Johan Vineyards Vin Gris of Pinot Noir 2013
The Vikings sailed most of the North Atlantic, reaching west to Iceland, Greenland and Newfoundland, south to North Africa and east to the Middle East, as looters, traders, colonists, and mercenaries. Like his forefathers some 1,000 years earlier, Dag Johan Sundby, a native Norwegian, came to North America in 2004 seeking a new life. The descendant of a long line of tillers of the soil, young Johan sought to sink his roots deep into the Willamette Valley, to make his mark on the ancient Pinot Noir grape. Inspired by the legendary vineyards of Burgundy, he sought the ideal terroir, finding it in the similar latitude and climate of Oregon. Driven by New World optimism and youth, he is anchored by Old World values and a fierce determination to make premium wines that will stand the test of time.
One of Pinot Noir’s most successful New World outposts, the Willamette Valley is the largest and most important AVA in Oregon. With a continental climate moderated by the influence of the Pacific Ocean, it is perfect for cool-climate viticulture and the production of elegant wines.
Mountain ranges bordering three sides of the valley, particularly the Chehalem Mountains, provide the option for higher-elevation vineyard sites.
The valley's three prominent soil types (volcanic, sedimentary and silty, loess) make it unique and create significant differences in wine styles among its vineyards and sub-AVAs. The iron-rich, basalt-based, Jory volcanic soils found commonly in the Dundee Hills are rich in clay and hold water well; the chalky, sedimentary soils of Ribbon Ridge, Yamhill-Carlton and McMinnville encourage complex root systems as vines struggle to search for water and minerals. In the most southern stretch of the Willamette, the Eola-Amity Hills sub-AVA soils are mixed, shallow and well-drained. The Hills' close proximity to the Van Duzer Corridor (which became its own appellation as of 2019) also creates grapes with great concentration and firm acidity, leading to wines that perfectly express both power and grace.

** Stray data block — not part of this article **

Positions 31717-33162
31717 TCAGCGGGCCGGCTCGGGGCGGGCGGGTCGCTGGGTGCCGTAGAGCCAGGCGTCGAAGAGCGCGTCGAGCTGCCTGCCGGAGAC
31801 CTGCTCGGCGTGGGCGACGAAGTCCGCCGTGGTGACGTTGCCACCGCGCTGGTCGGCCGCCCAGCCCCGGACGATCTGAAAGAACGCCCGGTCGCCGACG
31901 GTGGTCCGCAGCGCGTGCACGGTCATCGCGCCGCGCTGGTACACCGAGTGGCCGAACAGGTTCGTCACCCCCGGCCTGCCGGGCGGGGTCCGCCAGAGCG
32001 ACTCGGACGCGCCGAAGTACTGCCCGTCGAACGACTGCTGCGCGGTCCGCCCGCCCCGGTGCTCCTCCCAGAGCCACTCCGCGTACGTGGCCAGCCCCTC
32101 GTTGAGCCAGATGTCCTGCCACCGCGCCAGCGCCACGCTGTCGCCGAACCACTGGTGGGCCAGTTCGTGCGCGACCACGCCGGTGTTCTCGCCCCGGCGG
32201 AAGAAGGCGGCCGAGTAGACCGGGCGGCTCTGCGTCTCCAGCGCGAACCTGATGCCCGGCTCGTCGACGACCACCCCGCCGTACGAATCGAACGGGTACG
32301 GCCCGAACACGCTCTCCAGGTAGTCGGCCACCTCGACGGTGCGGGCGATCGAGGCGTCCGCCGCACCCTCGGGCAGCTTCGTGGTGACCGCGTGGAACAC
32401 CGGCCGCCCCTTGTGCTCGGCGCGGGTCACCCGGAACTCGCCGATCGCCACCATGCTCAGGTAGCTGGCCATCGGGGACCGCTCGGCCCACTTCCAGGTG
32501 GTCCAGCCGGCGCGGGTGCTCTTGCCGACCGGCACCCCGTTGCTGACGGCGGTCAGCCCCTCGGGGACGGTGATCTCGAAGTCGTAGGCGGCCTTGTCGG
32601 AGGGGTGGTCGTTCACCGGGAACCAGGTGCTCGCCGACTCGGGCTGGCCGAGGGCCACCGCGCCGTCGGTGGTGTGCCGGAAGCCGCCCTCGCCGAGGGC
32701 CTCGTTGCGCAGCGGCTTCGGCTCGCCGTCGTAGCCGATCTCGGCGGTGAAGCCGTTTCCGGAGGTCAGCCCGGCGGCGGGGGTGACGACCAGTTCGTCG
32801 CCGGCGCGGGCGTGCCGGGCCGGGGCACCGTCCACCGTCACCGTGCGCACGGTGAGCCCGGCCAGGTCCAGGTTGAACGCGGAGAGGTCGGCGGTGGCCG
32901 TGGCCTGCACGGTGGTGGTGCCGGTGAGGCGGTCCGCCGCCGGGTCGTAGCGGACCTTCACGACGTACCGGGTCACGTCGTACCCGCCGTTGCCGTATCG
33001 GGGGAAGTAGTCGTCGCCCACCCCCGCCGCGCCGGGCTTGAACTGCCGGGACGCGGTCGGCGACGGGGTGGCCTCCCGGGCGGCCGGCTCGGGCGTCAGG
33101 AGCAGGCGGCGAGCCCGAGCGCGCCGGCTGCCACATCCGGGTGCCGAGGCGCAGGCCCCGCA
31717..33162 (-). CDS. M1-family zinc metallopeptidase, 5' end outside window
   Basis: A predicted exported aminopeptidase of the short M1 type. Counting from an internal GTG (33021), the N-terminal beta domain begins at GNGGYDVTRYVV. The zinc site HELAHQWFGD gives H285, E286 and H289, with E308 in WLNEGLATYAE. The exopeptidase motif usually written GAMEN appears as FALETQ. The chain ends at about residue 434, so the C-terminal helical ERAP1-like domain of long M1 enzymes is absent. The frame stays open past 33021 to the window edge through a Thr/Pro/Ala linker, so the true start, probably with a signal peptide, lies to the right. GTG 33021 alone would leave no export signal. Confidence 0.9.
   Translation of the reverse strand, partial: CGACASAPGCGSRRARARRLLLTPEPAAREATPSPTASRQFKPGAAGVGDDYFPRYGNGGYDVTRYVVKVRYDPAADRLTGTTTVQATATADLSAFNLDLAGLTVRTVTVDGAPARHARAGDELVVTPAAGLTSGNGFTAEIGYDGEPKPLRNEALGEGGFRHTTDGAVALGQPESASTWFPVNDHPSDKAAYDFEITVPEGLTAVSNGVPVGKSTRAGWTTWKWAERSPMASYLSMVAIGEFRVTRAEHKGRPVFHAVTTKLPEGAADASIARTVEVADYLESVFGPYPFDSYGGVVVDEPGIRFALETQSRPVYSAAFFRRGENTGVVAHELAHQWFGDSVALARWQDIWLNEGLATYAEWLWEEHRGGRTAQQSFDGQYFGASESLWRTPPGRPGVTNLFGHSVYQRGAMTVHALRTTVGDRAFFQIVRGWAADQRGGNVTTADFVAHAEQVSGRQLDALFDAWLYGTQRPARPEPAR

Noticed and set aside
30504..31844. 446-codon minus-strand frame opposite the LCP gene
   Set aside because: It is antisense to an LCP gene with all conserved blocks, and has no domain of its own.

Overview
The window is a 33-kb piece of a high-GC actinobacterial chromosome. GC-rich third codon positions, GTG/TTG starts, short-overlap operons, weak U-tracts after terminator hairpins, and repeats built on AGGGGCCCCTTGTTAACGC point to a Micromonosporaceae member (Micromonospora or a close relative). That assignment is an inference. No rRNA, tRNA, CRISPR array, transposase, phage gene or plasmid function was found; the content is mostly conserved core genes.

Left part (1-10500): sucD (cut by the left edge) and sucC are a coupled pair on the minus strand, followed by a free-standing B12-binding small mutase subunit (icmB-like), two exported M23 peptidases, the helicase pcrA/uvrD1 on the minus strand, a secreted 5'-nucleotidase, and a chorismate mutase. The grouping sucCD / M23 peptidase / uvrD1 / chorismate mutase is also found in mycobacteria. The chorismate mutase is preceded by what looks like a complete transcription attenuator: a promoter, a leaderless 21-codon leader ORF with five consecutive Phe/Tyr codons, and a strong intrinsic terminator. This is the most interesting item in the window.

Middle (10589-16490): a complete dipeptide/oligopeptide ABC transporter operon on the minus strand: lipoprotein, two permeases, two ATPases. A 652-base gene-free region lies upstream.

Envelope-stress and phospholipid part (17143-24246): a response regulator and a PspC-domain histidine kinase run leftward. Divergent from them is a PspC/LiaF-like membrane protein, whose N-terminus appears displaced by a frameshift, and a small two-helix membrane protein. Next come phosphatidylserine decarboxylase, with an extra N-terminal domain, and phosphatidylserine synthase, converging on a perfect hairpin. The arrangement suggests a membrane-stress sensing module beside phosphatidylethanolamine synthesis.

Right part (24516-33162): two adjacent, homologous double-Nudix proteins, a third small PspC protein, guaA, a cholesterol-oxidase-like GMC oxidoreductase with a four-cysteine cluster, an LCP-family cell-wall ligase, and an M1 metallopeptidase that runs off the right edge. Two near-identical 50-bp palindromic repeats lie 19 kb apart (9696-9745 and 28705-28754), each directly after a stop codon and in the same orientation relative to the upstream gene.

Though Pinot noir enjoys the limelight here, Pinot gris, Pinot blanc and Chardonnay also thrive in the Willamette. Increasing curiosity has risen recently in the potential of others like Grüner Veltliner, Chenin blanc and Gamay.
Whether it’s playful and fun or savory and serious, most rosé today is not your grandmother’s White Zinfandel, though that category remains strong. Pink wine has recently become quite trendy, and this time around it’s commonly quite dry. Since the pigment in red wines comes from keeping fermenting juice in contact with the grape skins for an extended period, it follows that a pink wine can be made using just a brief period of skin contact—usually just a couple of days. The resulting color depends on grape variety and winemaking style, ranging from pale salmon to deep magenta.